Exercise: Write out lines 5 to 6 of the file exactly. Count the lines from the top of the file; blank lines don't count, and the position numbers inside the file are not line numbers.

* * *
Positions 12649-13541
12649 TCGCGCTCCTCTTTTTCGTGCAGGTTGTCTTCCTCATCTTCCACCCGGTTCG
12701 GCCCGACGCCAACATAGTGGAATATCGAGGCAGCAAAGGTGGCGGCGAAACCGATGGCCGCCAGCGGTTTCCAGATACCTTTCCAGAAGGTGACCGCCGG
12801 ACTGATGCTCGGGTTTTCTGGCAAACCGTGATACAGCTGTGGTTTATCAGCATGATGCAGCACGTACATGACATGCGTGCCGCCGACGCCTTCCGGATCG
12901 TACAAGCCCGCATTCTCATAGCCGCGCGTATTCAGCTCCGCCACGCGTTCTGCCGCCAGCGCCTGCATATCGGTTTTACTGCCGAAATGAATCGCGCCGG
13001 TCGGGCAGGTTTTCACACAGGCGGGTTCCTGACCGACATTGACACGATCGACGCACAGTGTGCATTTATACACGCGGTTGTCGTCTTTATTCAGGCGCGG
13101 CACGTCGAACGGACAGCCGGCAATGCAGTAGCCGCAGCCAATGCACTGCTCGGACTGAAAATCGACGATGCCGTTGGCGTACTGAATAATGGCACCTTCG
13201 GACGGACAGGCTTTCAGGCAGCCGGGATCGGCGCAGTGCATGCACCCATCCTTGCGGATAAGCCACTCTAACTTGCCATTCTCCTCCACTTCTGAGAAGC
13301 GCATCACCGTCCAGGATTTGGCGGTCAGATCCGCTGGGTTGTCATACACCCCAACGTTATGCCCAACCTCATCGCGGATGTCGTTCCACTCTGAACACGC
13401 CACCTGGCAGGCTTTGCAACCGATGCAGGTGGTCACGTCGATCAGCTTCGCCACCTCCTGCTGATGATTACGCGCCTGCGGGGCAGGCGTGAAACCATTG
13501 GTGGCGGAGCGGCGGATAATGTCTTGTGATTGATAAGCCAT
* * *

12901 TACAAGCCCGCATTCTCATAGCCGCGCGTATTCAGCTCCGCCACGCGTTCTGCCGCCAGCGCCTGCATATCGGTTTTACTGCCGAAATGAATCGCGCCGG
13001 TCGGGCAGGTTTTCACACAGGCGGGTTCCTGACCGACATTGACACGATCGACGCACAGTGTGCATTTATACACGCGGTTGTCGTCTTTATTCAGGCGCGG